poesie – i dream myself alive

cheret8

Awake I know I dream not

As the sense still alive

Tells what is seen is not

A fancy but a reality alive

Of the wonder of the mind

Working wonders of creation

Of a fiction of the mind

In a mind’s reservoir. 

 

Awake I think when I dream

As the pulses of sense weaken

And the images seen past seem

All but phantasmal panorama seen

In a mind’s theater of illusion – 

Fantastic beasts, wailing ghosts

Enveloped in the cloud of dreams

Lurking in the stupor of the sense. 

 

Awake, awake, awake I become

When the sense divorces fancies

As the mind calls dreams hokum

And claims a seat of imaginations

Till it clears the clouds of ignorance

Darkening the light of the mind wondrous

Of creating the reality of its sovereign own

With no assistance of chants and spells. 

 

P.S.: Thomas Hobble (1588-1679), an English scientist and philosopher, excoriates in his essay “You and Your Dreams” the knavery of sham magicians and magical folk claiming to deal with supernatural beings to induce naive people to believe in superstitions and the power of magic for the promotion of their trades. Hobble enlightens readers that superstitions arise out of the ignorance of distinguishing imaginations, a second-hand reality, from dreams, a detritus of agitated part of the mind. The gist of his argument is that ghosts and haunted places ensue from an intractable combination of the images of the seen and the second-hand images that become distorted imaginations made look real.  In sum, Hobble’s theory of dream interpretation corresponds to the postmortem dream theories of Carl Jung. Hence this poem is my understanding of Hobble’s essay on the aforesaid subject.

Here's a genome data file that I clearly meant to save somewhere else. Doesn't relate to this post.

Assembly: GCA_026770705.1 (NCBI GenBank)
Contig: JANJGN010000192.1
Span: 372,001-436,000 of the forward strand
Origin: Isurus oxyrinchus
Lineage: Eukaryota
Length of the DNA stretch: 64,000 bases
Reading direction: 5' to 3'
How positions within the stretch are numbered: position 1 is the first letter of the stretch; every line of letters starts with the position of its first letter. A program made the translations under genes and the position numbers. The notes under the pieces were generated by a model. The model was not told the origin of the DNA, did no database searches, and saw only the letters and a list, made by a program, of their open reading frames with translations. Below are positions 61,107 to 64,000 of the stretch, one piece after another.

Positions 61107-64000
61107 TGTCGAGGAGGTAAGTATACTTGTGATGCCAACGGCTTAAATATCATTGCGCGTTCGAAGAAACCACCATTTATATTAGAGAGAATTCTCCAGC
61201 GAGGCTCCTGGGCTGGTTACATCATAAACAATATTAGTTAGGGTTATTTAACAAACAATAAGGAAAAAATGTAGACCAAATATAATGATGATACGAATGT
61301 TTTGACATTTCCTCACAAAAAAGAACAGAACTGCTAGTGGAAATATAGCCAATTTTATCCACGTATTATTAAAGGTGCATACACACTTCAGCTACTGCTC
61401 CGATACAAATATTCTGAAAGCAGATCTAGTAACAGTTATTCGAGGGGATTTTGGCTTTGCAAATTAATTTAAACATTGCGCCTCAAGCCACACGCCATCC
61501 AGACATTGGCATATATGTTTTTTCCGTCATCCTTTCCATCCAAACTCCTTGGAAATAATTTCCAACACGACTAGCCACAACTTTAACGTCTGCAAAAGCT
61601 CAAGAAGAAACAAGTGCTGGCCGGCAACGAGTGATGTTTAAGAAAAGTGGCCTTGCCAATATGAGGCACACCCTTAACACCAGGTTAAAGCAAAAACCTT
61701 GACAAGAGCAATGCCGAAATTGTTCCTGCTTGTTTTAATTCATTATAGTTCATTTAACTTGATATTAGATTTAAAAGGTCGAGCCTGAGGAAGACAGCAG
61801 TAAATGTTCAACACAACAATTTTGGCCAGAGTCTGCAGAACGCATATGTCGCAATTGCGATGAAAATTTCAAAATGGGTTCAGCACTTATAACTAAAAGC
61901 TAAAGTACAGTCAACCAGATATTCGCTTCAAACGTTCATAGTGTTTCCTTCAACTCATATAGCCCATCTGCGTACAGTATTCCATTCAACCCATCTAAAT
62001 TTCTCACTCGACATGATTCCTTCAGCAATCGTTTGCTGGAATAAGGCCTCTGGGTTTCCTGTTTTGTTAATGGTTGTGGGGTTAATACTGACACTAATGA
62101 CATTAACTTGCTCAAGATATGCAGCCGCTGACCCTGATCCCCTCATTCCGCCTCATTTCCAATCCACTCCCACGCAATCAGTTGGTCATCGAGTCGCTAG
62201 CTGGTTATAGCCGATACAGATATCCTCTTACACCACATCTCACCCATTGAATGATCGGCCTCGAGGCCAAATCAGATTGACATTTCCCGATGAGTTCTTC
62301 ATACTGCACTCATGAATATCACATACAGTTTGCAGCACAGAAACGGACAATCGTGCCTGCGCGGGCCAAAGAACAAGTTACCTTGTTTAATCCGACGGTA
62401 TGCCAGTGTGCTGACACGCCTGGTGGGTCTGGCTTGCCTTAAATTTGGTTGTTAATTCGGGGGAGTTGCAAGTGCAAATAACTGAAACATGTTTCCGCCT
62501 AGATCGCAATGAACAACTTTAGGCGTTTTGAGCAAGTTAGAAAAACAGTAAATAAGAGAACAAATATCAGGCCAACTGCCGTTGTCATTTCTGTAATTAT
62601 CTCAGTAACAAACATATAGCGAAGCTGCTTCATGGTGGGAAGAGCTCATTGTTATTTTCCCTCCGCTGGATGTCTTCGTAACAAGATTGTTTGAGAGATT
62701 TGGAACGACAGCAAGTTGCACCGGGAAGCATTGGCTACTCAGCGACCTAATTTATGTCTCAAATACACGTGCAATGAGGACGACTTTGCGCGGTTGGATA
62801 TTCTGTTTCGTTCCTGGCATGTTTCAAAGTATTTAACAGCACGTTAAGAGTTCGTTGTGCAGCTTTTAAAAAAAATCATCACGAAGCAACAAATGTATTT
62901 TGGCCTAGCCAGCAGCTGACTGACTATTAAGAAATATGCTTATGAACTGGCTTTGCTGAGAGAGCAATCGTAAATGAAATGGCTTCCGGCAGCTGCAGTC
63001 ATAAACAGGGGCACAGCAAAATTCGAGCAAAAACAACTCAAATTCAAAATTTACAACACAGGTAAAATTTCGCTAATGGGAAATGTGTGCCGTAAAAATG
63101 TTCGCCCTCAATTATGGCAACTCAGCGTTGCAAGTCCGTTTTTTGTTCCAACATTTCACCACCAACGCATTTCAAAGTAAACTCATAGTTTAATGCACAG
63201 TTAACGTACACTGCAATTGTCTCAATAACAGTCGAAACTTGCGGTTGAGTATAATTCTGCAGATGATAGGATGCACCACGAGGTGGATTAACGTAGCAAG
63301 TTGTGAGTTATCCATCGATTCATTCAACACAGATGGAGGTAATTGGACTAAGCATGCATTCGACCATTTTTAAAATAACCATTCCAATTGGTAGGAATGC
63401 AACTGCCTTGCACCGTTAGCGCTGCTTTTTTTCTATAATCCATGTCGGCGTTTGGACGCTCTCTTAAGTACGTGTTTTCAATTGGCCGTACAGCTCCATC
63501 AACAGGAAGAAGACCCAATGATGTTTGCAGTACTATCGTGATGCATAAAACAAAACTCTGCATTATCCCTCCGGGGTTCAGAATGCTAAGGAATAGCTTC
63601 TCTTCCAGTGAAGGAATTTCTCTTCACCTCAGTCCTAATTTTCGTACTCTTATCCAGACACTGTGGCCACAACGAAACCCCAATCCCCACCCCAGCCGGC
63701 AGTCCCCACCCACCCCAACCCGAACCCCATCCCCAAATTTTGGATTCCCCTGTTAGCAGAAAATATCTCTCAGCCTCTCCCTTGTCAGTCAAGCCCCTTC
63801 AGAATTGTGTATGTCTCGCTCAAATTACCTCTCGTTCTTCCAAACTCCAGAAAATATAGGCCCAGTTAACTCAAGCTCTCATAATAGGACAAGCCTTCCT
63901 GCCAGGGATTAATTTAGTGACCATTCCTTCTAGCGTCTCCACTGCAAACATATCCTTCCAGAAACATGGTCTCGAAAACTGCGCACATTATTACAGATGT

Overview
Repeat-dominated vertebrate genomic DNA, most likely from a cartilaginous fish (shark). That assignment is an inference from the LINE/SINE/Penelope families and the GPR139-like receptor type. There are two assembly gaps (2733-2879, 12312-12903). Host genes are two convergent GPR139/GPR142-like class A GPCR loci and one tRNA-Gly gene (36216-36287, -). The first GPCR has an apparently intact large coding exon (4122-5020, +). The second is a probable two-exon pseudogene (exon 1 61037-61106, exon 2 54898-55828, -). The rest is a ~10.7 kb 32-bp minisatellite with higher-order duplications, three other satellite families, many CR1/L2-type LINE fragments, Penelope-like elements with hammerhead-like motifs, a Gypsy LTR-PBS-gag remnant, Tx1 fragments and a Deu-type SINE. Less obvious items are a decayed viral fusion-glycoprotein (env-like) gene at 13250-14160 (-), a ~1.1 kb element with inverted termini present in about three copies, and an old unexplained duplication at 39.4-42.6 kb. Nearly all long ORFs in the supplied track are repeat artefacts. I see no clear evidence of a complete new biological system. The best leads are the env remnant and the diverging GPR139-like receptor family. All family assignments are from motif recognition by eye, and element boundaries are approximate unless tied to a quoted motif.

6 thoughts on “poesie – i dream myself alive

  1. Veronica

    The more I immerse myself in your writing, the more I fall in live with your creative presentation! As a curious reader, I not only find pleasure in your brilliant poetic metaphors: ”phantasmal panorama seen
    In a mind’s theater of illusion,” but also savour the laconic, philosophical interpretation of your writing at the end. This is an incredibly creative way to use intertextuality – I feel an urgent desire to read Hobble’s works now!

    Liked by 1 person

    Reply

Leave a Reply

Please log in using one of these methods to post your comment:

WordPress.com Logo

You are commenting using your WordPress.com account. Log Out /  Change )

Google photo

You are commenting using your Google account. Log Out /  Change )

Twitter picture

You are commenting using your Twitter account. Log Out /  Change )

Facebook photo

You are commenting using your Facebook account. Log Out /  Change )

Connecting to %s